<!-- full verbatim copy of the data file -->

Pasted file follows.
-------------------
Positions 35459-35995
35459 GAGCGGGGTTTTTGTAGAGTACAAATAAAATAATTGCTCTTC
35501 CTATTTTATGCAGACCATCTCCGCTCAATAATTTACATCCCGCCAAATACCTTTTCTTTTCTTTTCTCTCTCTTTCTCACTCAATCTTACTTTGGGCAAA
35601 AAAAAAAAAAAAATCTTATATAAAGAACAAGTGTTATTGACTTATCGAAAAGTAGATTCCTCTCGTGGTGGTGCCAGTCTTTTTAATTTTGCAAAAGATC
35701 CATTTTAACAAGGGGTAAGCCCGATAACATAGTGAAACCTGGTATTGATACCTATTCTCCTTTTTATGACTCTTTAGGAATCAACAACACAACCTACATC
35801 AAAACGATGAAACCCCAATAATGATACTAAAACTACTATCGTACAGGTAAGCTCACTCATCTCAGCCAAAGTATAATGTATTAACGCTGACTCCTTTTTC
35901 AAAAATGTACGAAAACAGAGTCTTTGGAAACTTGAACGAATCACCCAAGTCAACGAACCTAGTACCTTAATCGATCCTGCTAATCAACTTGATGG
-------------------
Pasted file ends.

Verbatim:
Positions 35459-35995
35459 GAGCGGGGTTTTTGTAGAGTACAAATAAAATAATTGCTCTTC
35501 CTATTTTATGCAGACCATCTCCGCTCAATAATTTACATCCCGCCAAATACCTTTTCTTTTCTTTTCTCTCTCTTTCTCACTCAATCTTACTTTGGGCAAA
35601 AAAAAAAAAAAAATCTTATATAAAGAACAAGTGTTATTGACTTATCGAAAAGTAGATTCCTCTCGTGGTGGTGCCAGTCTTTTTAATTTTGCAAAAGATC
35701 CATTTTAACAAGGGGTAAGCCCGATAACATAGTGAAACCTGGTATTGATACCTATTCTCCTTTTTATGACTCTTTAGGAATCAACAACACAACCTACATC
35801 AAAACGATGAAACCCCAATAATGATACTAAAACTACTATCGTACAGGTAAGCTCACTCATCTCAGCCAAAGTATAATGTATTAACGCTGACTCCTTTTTC
35901 AAAAATGTACGAAAACAGAGTCTTTGGAAACTTGAACGAATCACCCAAGTCAACGAACCTAGTACCTTAATCGATCCTGCTAATCAACTTGATGG